Irish, Tide to face off for title
Storied programs to play in Miami after clearly finishing 1-2 in final standings.
NEW YORK — On one side, a blossoming dynasty from the college football capital of the Deep South. On the other, the sport’s most famous team, trying to reclaim its place among the elite.
Notre Dame and Alabama bring star power and power football to the BCS championship.
The matchup became official Sunday night when the final standings were released and, to no one’s surprise, the Fighting Irish were first and the Crimson Tide was second.
The one bit of drama on college football’s selection Sunday was whether Northern Illinois could be this year’s BCS buster. The Huskies got in, getting a spot in the Orange Bowl against Florida State, taking a bid away from Oklahoma and sparking heated debate about a system that never fails to tick off fans in some way. The other BCS matchups: ■ Oregon and Kansas State will play in the Fiesta Bowl.
■ Wisconsin and Stanford will meet in the Rose Bowl.
■ Florida and Louisville are set for the Sugar Bowl.
As for the main event in the penultimate Bowl Championship Series, there was little controversy about No. 1 Notre Dame against No. 2 Alabama in Miami.
“The tradition of Alabama and Notre Dame brings special attention to it, but we’re just trying to the best team on Monday, Jan. 7,” Notre Dame coach Brian Kelly said Sunday night. “All of that tradition, what’s happened in the past, is not going to help us Jan. 7, but we do respect the traditions.”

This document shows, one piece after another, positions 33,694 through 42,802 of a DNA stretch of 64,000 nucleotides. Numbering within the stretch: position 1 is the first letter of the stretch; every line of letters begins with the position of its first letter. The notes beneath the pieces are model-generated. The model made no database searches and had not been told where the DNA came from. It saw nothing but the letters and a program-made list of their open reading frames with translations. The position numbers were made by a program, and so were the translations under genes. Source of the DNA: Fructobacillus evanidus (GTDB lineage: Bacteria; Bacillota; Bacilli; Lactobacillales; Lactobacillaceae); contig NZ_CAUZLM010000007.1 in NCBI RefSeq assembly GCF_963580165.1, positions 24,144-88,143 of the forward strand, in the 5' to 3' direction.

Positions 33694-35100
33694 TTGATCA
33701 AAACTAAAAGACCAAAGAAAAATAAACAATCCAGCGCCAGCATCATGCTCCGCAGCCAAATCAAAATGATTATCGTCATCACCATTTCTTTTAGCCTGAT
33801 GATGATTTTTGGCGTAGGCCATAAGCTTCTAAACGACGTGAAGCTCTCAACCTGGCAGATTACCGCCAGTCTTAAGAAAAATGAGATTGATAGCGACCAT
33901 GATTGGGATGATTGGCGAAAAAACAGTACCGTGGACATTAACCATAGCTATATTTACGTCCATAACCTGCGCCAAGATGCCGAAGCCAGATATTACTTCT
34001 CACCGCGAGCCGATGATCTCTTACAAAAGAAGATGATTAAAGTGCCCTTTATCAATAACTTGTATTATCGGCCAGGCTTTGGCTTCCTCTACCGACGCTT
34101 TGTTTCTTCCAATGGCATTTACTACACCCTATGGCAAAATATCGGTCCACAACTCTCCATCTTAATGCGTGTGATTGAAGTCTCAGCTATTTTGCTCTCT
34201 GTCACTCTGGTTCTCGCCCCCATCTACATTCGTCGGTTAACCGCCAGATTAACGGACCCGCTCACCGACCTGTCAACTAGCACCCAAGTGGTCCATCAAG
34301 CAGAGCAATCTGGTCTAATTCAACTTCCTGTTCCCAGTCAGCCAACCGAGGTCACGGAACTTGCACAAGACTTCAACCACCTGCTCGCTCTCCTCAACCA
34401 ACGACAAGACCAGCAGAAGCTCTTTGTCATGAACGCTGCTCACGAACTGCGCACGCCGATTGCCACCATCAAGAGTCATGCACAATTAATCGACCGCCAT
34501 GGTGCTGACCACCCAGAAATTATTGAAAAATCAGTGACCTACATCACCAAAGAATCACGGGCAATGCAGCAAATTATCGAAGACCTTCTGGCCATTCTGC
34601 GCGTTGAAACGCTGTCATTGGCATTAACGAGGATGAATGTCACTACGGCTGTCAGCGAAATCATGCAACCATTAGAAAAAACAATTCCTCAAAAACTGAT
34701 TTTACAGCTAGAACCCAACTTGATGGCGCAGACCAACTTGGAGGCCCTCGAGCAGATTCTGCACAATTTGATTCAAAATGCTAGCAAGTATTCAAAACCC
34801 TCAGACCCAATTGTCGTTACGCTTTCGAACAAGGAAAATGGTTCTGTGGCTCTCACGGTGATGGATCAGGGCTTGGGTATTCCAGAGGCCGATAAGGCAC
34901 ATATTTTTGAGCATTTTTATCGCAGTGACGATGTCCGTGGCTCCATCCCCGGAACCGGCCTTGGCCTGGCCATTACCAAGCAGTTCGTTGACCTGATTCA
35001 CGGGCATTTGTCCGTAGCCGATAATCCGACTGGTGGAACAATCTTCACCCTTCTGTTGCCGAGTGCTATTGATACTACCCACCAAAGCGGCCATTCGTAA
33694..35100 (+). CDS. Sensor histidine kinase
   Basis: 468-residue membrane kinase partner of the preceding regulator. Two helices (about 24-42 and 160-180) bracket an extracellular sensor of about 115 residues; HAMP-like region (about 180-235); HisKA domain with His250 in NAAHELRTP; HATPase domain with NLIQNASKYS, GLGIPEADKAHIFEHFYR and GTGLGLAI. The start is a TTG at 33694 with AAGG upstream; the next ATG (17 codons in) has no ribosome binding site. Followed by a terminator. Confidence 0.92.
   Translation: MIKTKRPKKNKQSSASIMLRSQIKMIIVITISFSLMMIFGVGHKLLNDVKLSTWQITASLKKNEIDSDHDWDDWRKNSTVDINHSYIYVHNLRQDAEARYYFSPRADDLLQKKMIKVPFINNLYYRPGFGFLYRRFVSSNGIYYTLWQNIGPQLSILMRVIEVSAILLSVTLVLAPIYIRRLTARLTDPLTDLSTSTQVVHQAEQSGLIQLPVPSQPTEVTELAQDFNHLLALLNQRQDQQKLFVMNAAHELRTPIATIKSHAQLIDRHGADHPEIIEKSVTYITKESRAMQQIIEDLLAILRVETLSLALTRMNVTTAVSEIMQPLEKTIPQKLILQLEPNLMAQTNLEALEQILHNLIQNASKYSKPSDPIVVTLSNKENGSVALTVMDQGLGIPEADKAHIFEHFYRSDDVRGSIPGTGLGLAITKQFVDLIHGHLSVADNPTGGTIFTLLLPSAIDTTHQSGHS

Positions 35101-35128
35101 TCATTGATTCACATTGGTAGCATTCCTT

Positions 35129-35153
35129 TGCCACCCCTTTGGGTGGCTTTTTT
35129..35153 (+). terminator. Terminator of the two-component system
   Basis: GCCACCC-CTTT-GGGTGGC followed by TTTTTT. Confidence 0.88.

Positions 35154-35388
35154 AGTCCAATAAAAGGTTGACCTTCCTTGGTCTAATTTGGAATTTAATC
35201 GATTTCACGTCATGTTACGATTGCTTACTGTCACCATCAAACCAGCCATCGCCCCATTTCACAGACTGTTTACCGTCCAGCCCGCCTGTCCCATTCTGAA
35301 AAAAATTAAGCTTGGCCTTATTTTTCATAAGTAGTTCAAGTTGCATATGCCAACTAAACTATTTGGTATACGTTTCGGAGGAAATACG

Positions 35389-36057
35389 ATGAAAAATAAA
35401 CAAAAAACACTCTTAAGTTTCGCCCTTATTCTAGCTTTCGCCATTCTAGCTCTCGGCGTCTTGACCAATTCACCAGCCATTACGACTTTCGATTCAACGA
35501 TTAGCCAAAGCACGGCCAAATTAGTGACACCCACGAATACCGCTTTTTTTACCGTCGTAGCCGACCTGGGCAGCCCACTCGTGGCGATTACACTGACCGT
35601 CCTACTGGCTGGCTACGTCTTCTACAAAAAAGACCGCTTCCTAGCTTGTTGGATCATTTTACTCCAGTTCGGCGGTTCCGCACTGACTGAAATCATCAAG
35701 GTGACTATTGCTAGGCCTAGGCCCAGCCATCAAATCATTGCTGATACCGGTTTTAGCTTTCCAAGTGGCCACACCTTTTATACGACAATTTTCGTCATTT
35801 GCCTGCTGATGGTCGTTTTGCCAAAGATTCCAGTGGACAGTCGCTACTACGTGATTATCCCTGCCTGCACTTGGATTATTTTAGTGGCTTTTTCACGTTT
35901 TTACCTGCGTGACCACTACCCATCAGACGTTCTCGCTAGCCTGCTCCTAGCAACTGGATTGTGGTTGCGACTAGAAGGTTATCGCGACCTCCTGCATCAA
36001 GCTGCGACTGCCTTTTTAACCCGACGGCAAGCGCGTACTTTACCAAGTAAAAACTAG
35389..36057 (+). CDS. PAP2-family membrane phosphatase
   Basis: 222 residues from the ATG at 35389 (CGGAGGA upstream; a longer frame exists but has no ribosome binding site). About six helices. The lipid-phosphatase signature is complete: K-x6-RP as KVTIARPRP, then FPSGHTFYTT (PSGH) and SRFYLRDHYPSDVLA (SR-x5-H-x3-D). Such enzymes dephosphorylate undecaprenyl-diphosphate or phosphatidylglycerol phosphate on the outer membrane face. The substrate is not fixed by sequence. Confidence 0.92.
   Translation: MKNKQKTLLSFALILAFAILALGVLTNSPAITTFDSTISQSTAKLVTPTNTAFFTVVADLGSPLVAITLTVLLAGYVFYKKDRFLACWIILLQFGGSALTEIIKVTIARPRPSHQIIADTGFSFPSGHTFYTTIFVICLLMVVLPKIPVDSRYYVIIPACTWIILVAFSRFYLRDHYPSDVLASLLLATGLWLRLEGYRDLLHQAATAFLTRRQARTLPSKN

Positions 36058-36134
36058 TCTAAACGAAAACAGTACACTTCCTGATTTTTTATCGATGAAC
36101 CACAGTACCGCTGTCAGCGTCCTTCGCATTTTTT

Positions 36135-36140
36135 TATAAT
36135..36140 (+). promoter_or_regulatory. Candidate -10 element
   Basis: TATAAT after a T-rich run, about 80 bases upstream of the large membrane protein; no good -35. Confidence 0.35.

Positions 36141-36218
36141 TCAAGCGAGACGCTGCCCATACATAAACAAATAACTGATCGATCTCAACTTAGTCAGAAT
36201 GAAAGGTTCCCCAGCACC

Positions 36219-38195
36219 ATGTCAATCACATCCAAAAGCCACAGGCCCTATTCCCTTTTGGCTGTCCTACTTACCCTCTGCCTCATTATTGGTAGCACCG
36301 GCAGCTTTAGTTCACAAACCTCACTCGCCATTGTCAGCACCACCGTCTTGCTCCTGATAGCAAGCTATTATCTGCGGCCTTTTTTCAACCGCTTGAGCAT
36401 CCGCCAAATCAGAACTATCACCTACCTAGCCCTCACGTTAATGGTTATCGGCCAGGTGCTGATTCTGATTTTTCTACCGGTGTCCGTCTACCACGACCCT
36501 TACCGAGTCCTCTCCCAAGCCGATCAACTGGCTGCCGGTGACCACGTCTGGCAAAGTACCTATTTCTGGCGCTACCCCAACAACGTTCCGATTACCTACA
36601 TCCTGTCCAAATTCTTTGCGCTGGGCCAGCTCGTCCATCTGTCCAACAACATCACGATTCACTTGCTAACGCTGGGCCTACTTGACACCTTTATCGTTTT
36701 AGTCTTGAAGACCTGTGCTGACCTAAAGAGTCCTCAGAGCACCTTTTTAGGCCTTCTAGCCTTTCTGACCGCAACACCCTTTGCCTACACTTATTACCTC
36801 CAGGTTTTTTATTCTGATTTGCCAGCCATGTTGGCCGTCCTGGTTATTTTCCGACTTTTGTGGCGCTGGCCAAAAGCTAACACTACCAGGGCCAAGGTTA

The Irish clinched their spot a week ago in Los Angeles by completing a perfect season against rival Southern California.
Alabama earned its spot Saturday, beating Georgia 32-28 in a thrilling Southeastern Conference title game.
The program that coach Paul Bryant turned into an SEC behemoth in the 1960s and 1970s, winning five national championships and sharing another during his tenure, is again dominating college football with a modern-day version of the Bear leading the way in Tuscaloosa, Ala.
Coach Nick Saban and the Crimson Tide are on the verge of one of the great runs in history. Alabama would become the first team to repeat as champs since the BCS was implemented in 1998, and it would be the 11th time a team has won consecutive AP titles since the poll started in 1936. Alabama is already one of seven programs to repeat. The Tide has done it twice. Notre Dame is another.
Alabama also won the 2009 BCS championship under Saban. The last team to win three major national titles in four seasons was Nebraska, which went backto-back in 1994 and ‘95 and finished No. 1 in the final coaches’ poll in 1997.
Notre Dame is the only undefeated team that is eligible — thanks to Ohio State’s NCAA sanctions — and Alabama is the champion of the league that has produced the last halfdozen national champs.
In two years, college football switches to a four-team playoff to determine its champion. No doubt fans of Florida (11-1), Oregon (11-1), Stanford (11-2) and Kansas State (11-1) wish they could push the start date up on that, but for the most part there isn’t much griping about this championship matchup.
Northern Illinois, the Mid-American champions and 12-1, finished 15th in the final Bowl Championship Series standings. Finishing in the top 16 and ahead of a qualifying conference champion meant the Huskies were automatically BCS-bound.
Northern Illinois actually finished ahead of two conference titlists, Big East winner Louisville and Big Ten champion Wisconsin.